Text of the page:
Beyond his managerial record, which is unmatched in modern sport, there are stories that will never make their way into the NBA guide.
At one time, he was general manager, coach, personnel director, promotion director and traveling secretary; now seven employees tackle those roles.
Another time, not that many years ago, the team actually went bankrupt, under a group of less than elite owners. Auerbach dug into his own pocket and came up with thousands of dollars to pay bills, while he maneuvered the ownership group out of the league, all the while protecting the franchise from the stigma of going Chapter 11.
A few years later, he found himself in a similar bind when he was forced to serve an ultimatum to then owner John Y. Brown.
"I told him he had two weeks to sell the team or I was gone. I told him there was no way I was going to work for him anymore. That's when he sold the team to Harry (Mangurian).
"This was right after I almost took the job with the Knicks. I actually had accepted their (Knicks) offer and was going to take the job when I changed my mind."
Red likes to write that one off to history ("the people of Boston got to me"), but closer to the truth is that Dorothy got to him.
"I told him he was a Boston Celtic, and not a New York Knickerbocker. I told him if he were finished in Boston, I wanted him to come straight home to Washington. I didn't want him stopping in New York for a few years first. He was not a Knick or anything else. He was only a Celtic."
It is three hours before the tipoff of last season's final game, June 12 versus the Los Angeles Lakers (to be shown in its entirety on Channel 56 tomorrow night during a Red Auerbach telethon). Auerbach is extremely loose considering the circumstances. In fact, he is in front of his desk, dissertating on the evolution of dancing from the foxtrot to breakdancing, all the while giving a demonstration.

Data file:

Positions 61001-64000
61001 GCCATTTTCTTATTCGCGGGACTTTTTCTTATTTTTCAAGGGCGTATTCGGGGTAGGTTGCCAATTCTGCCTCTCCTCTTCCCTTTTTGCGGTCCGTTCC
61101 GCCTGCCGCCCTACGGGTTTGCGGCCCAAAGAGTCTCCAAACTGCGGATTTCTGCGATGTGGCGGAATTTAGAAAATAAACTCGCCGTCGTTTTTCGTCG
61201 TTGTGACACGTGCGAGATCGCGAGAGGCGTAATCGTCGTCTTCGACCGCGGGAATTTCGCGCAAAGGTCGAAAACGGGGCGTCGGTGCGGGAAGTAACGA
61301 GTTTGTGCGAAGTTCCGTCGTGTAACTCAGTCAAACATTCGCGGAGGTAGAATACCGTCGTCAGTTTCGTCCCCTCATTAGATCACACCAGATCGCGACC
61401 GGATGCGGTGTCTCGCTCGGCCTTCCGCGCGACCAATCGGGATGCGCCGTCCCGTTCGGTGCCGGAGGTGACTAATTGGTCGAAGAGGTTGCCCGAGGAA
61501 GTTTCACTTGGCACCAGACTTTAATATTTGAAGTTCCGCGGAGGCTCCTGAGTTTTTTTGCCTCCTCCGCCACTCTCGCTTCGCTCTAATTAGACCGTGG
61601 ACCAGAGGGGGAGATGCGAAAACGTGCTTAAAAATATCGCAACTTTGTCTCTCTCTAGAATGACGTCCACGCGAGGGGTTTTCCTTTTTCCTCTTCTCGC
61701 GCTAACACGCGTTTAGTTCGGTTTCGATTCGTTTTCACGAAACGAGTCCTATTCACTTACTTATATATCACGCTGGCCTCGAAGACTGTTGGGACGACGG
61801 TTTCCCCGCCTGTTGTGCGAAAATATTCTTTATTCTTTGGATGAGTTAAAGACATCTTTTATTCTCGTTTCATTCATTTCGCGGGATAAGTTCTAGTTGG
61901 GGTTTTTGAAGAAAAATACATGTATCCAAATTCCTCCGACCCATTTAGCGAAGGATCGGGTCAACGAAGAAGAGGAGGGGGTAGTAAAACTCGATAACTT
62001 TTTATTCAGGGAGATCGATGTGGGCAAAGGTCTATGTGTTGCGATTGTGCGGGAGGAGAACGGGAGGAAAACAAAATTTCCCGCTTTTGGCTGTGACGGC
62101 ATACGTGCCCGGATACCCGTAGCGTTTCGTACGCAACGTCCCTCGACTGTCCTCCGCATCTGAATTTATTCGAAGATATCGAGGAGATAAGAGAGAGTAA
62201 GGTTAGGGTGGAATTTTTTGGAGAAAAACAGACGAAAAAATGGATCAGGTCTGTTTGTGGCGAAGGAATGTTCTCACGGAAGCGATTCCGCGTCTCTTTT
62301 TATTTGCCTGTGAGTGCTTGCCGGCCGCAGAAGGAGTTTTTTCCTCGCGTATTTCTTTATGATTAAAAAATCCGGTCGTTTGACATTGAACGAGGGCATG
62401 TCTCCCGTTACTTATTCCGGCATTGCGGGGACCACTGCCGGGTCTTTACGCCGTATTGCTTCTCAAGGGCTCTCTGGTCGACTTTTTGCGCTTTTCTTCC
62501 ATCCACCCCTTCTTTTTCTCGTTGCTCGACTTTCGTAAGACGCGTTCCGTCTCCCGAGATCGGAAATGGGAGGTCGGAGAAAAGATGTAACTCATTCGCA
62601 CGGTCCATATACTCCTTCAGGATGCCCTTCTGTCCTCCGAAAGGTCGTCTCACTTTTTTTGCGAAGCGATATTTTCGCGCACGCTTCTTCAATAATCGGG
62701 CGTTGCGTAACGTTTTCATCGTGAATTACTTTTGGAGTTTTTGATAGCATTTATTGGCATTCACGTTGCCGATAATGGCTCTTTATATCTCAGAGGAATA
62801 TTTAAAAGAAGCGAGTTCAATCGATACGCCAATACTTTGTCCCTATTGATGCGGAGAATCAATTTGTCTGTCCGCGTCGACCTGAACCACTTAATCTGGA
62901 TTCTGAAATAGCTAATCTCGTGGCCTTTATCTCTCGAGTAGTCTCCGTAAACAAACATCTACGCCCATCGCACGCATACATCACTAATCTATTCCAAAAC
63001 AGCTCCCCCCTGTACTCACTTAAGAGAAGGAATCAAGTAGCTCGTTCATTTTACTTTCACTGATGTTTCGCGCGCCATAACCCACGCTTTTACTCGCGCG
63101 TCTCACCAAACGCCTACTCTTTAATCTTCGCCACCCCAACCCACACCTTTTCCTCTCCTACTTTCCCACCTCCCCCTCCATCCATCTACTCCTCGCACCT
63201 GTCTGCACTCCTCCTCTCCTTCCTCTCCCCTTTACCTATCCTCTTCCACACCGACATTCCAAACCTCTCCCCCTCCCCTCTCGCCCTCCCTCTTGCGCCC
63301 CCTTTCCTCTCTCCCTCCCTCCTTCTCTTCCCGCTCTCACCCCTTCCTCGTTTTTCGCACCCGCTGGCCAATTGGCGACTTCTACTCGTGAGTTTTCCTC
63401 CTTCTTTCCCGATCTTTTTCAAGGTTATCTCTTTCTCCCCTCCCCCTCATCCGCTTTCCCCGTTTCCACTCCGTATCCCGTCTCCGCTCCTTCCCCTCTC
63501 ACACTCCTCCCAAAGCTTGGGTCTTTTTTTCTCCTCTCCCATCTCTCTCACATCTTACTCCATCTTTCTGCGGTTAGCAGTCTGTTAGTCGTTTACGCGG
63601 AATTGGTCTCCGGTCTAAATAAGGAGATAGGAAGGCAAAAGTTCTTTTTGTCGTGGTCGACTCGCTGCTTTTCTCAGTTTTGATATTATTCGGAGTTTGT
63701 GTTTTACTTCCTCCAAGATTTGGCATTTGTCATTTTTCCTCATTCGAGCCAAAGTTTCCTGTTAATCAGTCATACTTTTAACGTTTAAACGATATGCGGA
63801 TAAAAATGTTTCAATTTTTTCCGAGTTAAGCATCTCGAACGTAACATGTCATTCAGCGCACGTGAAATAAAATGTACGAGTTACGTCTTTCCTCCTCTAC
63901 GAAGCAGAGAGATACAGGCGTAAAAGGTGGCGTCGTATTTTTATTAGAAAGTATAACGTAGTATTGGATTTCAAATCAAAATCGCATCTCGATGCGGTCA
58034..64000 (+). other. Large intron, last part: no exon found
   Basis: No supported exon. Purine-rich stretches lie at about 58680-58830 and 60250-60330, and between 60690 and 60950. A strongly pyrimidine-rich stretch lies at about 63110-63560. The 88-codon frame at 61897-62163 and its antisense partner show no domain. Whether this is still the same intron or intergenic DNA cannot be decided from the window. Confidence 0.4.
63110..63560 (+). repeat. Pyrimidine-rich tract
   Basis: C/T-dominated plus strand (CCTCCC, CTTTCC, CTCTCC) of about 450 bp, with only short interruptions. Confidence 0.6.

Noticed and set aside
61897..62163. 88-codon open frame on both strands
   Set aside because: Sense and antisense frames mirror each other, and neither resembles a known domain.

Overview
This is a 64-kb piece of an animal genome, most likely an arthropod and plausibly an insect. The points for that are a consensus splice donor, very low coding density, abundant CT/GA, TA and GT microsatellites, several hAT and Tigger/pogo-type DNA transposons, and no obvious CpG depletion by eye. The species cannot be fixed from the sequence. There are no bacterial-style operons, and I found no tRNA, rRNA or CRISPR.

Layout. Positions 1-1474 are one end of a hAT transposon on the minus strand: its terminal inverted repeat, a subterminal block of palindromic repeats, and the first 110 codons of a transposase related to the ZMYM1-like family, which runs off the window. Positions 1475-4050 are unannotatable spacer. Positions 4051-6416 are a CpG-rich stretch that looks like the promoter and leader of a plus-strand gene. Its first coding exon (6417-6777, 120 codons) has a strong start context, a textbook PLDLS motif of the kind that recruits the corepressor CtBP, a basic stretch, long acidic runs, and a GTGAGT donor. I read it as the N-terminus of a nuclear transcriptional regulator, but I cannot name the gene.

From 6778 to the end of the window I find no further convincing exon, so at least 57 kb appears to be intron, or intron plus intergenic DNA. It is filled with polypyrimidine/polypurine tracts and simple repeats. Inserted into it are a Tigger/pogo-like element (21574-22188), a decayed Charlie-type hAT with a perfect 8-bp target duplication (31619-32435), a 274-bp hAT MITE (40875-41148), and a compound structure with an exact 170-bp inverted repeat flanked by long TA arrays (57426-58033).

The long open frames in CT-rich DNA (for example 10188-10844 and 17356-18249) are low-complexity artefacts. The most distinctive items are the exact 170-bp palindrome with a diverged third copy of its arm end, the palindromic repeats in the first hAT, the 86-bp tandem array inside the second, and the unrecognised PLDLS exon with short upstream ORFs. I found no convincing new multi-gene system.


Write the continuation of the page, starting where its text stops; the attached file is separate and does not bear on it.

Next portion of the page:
Deep down, he is not troubled. He is sure his team is going to win. Just nights before, he had been told for sure it was going to happen. That was when Auerbach, dejected when the Celtics had a chance to put away the Lakers in Game 6 and didn't, was taken aside by Larry Bird for a man-to-man conversation.
"What are you worrying about?" Bird asked Auerbach.
"We should have had them," Auerbach answered.
"Doesn't make any difference. No way they are going to beat us in Boston. If I have to play the greatest game in my life to do it," said Bird placing both hands on Auerbach's shoulders and looking him in the eyes, "we are going to do it."
When it was all over that night, and indeed Larry and his friends had delivered, Auerbach returned to a celebration in his office. There were three bottles of champagne to be opened; one each for owners Don Gaston, Allan Cohen and Paul DuPee.
Auerbach put the festivities on hold for a minute, went to the desk, dialed a number in Washington and turned his back to the rest of the group.
"Told you we'd do it," he said quietly to Dot, "what a perfect ending."
Not quite. There's still a matter of filling in that final square.